Looking for a hero in the wake of a tragedy

From left, Kate Suba, Jaden Albrecht, and Simran Chand pay their respects at a memorial for the victims of the Sandy Hook Elementary School shooting (AP Photo/Mary Altaffer).

Today, like almost every other day, I hugged my boy. I hugged him a little harder, maybe.

I told him I loved him. I told him he needed to be good at school and on the bus. Listen to his teacher and the bus driver. Then I pushed the fear out of my heart and mind, straightened my spine said a silent prayer to God for his safe return.

“Have a good day today, baby, and I’ll see you tonight,” I said.

My husband said to me last night, after the school district sent out phone messages about the safety of the children, “Do you want to keep him home for the week?”

Without hesitation, I said, “No, he needs to go to school.”

If you’re asking why, why would this woman in light of all that has happened not hesitate to send her most precious gift to school? The simple answer: Bad things happen every day to good people.

As an Type-A control freak, I know that I cannot control every situation, every outcome, every scenario. I know the harder that I try, the more out of control I feel.

But I also know I cannot keep the boy in a bubble for the rest of his life.

Let me first say this: I believe in the first and second amendments to the Constitution. I will defend them with every fiber of my being to the extent for which they were written. That being said, we are all to blame for the problems in our society and the tragedy that unfolded before our eyes on Friday.

We are an angry society, angrier and angrier by the day. We yell. We solve problems with fists. We tailgate. We are self-important — only worried about what we have, how we feel and what we want.

We rip each other to shreds over sports games. We applaud critics’ reviews — the nastier the better. We listen to political pundits whose only job is to be nasty. We clamor for it, wanting more, more, more.

We insult each other on social media if we don’t like what someone writes or tweets. We believe that if someone thinks a different way than us, they’re wrong. We play video games that are so real, that encourage us to kill others. We watch movies that glorify sex, drugs, violence and anti-social behavior.

We watch news shows 24/7, 365 days a year — sensationalized news, opinions in the form of news. We revel in the facts of celebrities’ lives. We buy magazines that chase down these “celebrities” so that we know all the things that they are doing right and wrong, when their marriage breaks up or they develop an eating disorder. We tune into reality TV and give ratings to shows that encourage fighting.

We blur the line between make believe and reality. But when something really, really horrid happens, we ask “Why?” “How?” We place blame. We defend our civil liberties. We argue. We scream. We stomp our feet and get on our soapboxes to debate.

But you can’t even call it that anymore. It’s no longer a debate when you stop listening to the other side.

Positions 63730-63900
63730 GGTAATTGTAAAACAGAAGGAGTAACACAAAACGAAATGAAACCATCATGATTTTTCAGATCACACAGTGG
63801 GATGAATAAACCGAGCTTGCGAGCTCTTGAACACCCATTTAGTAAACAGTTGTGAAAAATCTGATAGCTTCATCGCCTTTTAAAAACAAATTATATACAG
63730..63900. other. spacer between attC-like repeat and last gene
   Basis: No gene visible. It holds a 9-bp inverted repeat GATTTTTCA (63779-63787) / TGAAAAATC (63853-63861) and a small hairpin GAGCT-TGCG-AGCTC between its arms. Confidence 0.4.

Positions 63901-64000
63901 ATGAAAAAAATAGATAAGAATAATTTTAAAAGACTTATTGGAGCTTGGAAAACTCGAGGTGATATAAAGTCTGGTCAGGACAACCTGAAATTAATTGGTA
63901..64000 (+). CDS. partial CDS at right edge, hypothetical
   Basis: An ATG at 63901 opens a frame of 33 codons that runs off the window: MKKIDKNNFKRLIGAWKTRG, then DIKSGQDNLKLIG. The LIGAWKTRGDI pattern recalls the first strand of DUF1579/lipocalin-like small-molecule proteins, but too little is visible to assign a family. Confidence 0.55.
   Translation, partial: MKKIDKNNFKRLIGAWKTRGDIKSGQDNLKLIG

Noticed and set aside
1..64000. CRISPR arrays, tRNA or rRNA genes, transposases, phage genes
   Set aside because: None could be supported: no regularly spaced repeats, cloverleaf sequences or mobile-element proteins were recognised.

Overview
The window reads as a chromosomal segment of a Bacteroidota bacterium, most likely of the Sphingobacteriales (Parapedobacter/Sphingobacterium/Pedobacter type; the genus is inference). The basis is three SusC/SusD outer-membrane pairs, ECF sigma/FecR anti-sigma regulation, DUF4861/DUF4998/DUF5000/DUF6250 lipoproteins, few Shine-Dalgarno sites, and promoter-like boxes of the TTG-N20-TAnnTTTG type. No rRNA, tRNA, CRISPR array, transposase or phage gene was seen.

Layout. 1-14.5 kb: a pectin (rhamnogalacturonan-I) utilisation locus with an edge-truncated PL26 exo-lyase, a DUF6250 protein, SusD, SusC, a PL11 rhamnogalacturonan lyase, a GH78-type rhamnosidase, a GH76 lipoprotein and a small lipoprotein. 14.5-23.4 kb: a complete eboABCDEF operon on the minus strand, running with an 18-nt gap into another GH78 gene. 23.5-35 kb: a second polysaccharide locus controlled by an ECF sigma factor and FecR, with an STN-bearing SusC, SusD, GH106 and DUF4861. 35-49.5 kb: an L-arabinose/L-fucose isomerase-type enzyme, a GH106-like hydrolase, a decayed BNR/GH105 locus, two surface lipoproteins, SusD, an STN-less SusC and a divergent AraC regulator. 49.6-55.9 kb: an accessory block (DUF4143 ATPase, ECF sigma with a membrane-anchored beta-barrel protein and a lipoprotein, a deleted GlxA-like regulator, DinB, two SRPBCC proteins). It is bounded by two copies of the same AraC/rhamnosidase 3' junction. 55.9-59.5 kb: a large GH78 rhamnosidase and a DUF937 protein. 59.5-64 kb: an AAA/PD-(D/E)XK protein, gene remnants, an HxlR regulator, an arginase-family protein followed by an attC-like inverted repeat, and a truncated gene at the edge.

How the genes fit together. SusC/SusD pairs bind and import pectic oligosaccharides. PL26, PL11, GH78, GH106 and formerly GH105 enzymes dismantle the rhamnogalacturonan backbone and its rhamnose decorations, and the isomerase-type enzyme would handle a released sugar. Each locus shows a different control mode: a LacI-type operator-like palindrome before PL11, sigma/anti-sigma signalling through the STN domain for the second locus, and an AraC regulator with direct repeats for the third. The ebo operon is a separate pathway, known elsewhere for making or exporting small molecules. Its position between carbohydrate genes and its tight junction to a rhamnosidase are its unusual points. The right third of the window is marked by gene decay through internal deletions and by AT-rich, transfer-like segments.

You, me, the guy down the street, television, radio, newspapers, magazines, politicians, Internet, social media, we are all to blame.

What? Not me! Not in my backyard, you may think.

But when was the last time you took a step back and said, “Wow, I was out of line.”

We cannot control the actions of another person hellbent on destroying any more than we can control the weather outside.

What is the answer? I don’t know. But I do know what I can do in the wake of this tragedy.

I can stop being so angry.

I can turn off the noise –- the news, the sensationalized news, the politicians, the Internet, the talk-show hosts, the political pundits, blowhards and social media. Everyone has an opinion, a hypothetical answer, and a reason. I choose not to become desensitized. I don’t need to know every detail of every tragedy.

I can live by the Golden Rule.

I can thank a higher power for everything that I have, I can stop coveting what others may have.

I can remember that not everyone believes as I do, but they their beliefs deserve as much respect as mine do.

I can smile more.

I can tell my loved ones how much they mean to me.

I can thank the teachers in my son’s life for their dedication. It takes a better person than me to want to spend all day, every day with someone else’s child.

I can thank the federal government for keeping me safe.

I can write a letter to a service member for their dedication to their job — they, too, chose a life that I could not.

I can thank a police officer, fire fighter and EMT for being the first to respond — even if it’s giving me a speeding ticket.

I can work to improve the mental health facilities in my community. I can demand a better solution than loading a schizophrenic up on drugs and putting them back on the street.

I can volunteer my time to the less fortunate in my community.

I can slow down.

I can respect that not everyone is having a good day. I give them slack just as I would like slack because I don’t know what’s going on in their life.

I can remember that the world does not revolve around me.

I can make a difference in another person’s life; my generosity, kindness, concern for another individual has the possibility to change a path for the good or bad.

I can work toward the society that I want to live in.

I can take my part of the blame in this. I can own it.

Superman doesn’t exist; he didn’t come in and save the day last week.

But there are many super people who do just that every day. They are my heroes.

I, too, can be a hero.

Courtney Cashour

Courtney Cashour is mother of The Boy. Wife to Bill. She has an Eidetic memory (photographic). She is often found muttering to herself, swearing or humming Green Day’s "American Idiot." Has been known to fall over randomly while standing still.

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